23 September 2018

Live Long and Procreate

During the fiasco called Kavanaugh one of the Left pundits (I didn't take notes, but this isn't a unique assertion) allowed has how the USofA is the last modern country which puts its supreme court judges on the bench for the rest of their lives. He also allowed that an 18 year term has been broached, and he supported such. The argument is simply that a life term in 1800 spanned far fewer years than today. That's not disputable. But what is disputable is how much? The pundit stated 36 as the life expectancy then, while now it's around 75. Lifetime appointment is nuts!!!! And so on.

But, naturally, it's a somewhat bogus argument. Life expectancy at birth didn't change by big numbers until the 20th century. Childhood vaccinations, sulfa drugs, antibiotics, and such account for why folks live longer. And most of the increase comes before 21 or so. Here's a succinct table.

So, yes lifetime Supreme Court appointment is nonsense, but not because middle aged white men live a whole lot longer now than in 1800. Another table which indicates about 8 years more now for 50 year olds, a reasonable guesstimate.

So yes, Kavanaugh is a horrid candidate (and should be impeached for lying at his 2004 and 2006 hearings), but he'd not be around as much longer as the "life expectancy has risen 40 years since the Constitution" assertion. Don't use stupid numbers to make your case.

14 September 2018

A Good Wheel

Lots of times there's no reason to reinvent the wheel. The Microsoft/R folks have gone through the Maria deaths report, and provide good evidence that The Manchurian President is a Tillerson. In spades.

The process used by the George Washington researchers is easily defended by anyone who is not innumerate. Go have a read.

13 September 2018

Big Lies - part the first

If you're going to lie, might as well make it a big one. Today is unemployment reporting day, and once again the reported number of new claims is the lowest since 1969. There will be a tweet in due time taking credit for this. Which isn't even true, in the time series sense. But consider the base number for 1969 and 2018: the size of the labor force. The BLS has such data, surprise! Here's the picture.

If you look real close, you can see that the labor force has doubled. Not an apple to apple comparison.

11 September 2018

Papa Doc Makes a House Call

Another skunk in the outhouse. Papadopoulos, convicted, is now setting up interference for The Manchurian President. Too bad the mainstream pundits don't see it. So I'll tell what Papa Doc is doing.

First, the denial/no recollection of the statement to the Australian diplomat about the Hillary emails.
Second, the assertion that Session not only didn't push back on the Trump/Putin meeting, but encouraged it.

The first gag is designed to impugn the onset of the FBI counter-intelligence investigation. Which led to the current mess. Trump gets to claim it's all a fabricated witch hunt.

The second gag is designed to provide an excuse for canning Jolly Jeff, putting in DeVos (or any other bag o flesh that's been confirmed) in as AG and then can Rosenstein, Mueller, and anyone else up on Russia.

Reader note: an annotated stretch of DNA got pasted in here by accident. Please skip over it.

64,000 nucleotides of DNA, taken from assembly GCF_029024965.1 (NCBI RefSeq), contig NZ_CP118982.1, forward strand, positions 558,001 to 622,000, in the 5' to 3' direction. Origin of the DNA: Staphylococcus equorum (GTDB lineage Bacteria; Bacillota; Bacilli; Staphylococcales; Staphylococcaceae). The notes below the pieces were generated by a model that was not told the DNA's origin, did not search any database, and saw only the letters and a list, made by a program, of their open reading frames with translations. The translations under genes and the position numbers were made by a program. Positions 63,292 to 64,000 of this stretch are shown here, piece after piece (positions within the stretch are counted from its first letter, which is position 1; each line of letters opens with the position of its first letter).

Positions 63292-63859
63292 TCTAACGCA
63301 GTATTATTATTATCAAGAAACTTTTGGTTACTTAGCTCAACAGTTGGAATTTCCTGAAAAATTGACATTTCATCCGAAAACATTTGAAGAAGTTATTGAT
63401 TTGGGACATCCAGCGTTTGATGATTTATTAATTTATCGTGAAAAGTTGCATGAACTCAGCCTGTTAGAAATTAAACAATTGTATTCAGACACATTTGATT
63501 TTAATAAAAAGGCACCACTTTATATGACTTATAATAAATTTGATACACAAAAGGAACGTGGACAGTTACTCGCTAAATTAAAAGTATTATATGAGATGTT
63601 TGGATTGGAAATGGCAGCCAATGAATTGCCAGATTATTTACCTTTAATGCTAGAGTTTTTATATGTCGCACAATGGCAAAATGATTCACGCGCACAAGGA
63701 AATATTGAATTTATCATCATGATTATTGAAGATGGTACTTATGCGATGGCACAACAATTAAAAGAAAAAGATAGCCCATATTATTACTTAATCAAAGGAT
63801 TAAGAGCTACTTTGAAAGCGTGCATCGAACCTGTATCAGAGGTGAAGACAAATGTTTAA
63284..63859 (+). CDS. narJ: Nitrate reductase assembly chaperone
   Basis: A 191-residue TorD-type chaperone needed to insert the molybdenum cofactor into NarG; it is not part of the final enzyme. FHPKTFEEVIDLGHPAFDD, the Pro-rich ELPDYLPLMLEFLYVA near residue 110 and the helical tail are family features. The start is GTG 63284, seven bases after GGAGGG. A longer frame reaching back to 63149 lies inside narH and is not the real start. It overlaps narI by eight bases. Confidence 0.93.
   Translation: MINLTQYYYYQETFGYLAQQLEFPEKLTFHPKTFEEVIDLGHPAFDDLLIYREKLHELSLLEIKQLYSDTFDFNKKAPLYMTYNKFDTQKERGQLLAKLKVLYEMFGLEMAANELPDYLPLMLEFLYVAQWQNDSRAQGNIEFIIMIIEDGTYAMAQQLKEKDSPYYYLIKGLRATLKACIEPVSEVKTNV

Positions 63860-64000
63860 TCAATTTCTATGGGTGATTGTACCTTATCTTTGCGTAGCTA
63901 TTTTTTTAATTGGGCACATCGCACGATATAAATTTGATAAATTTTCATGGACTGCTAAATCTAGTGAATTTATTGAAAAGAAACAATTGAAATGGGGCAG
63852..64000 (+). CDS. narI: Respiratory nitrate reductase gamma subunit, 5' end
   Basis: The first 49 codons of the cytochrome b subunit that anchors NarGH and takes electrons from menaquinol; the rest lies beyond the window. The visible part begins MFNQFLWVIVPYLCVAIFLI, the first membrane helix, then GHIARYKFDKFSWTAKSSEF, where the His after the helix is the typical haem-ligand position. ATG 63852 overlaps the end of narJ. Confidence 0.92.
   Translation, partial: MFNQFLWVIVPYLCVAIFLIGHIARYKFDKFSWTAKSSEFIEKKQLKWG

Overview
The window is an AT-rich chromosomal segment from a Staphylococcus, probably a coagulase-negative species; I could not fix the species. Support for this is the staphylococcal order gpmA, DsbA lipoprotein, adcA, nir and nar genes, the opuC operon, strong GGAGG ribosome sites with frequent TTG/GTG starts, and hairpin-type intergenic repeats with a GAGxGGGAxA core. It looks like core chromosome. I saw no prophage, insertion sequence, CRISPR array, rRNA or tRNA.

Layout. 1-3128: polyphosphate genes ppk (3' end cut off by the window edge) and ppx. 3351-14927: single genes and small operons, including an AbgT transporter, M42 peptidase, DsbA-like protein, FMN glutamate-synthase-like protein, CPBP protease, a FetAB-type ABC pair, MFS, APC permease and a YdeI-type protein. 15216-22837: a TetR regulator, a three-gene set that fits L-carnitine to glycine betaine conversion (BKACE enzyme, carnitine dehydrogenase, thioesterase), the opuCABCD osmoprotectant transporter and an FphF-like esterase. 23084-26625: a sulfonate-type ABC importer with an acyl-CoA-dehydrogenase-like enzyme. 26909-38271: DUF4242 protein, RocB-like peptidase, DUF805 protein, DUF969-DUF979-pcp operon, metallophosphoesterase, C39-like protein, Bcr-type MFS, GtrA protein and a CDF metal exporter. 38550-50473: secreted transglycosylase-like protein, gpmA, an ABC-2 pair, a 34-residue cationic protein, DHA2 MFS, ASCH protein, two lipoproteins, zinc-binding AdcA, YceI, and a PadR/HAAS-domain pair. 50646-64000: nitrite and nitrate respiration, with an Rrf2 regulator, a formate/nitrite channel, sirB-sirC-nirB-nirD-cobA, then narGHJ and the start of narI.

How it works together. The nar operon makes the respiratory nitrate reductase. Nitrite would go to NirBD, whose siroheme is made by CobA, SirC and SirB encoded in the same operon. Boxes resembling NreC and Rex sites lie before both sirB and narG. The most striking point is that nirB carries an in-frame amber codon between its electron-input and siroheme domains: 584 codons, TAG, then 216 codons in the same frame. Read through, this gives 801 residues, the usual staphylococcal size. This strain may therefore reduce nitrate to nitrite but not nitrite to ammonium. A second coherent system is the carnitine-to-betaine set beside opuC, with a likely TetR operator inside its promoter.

Now you know. It'll be a while until the usual suspects figure it out.

The Man of The Book

Two meaningful events today. Both remind us of The Manchurian President: he bragged that his building was now the tallest after the towers were downed, and Woodward's book goes on sale. It's all about The Donald. Sad.

It seems that we can interpret Woodward's book title in two ways. And even at the same time.

As a complete sentence - Fear Trump in the White House. Which means exactly how it reads.


As a definition - Fear: Trump in the White House. Which means exactly how it reads.

10 September 2018

Thought For The Day - 10 September 2018

The Manchurian President responded to Obambi's stump speaking with a complaint, as one might expect. The recovery from the Great Recession was the weakest in history. And such. This sounds an awful lot like a motorcyclist, who rides without a helmet, and who runs into a bridge abutment after drinking all night. The Obamacare folks put him back together, but he continues to complain that his face isn't exactly as pretty as it was before. Some ingrates have all the luck.

09 September 2018

Horton Hears a Who

With all the hubbub over the Anonymous op-ed in the Failing New York Times, the most agita (from my reading) is that the Times risks significant loss of credibility, and perhaps faces an existential threat from Dear Leader and minions, if it turns out that Anonymous is the second assistant deputy director of toilet paper in the Small Business Administration. Or some such.

What all those hand wringers appear to ignore is the critical sentence:
I work for the President.

Now, it is possible that the Editors at the Times would allow Anonymous to make that statement, knowing that s/he is really the second assistant deputy director of toilet paper in the Small Business Administration, but I find that impossible to believe. The Editors preamble describes Anonymous as "a senior official in the Trump administration". That's not the second assistant deputy director of toilet paper in the Small Business Administration, either. Those two statements combined have to mean at least Cabinet member or White House denizen. Some people are scared shitless by this fucking moron, as Tillerson has it.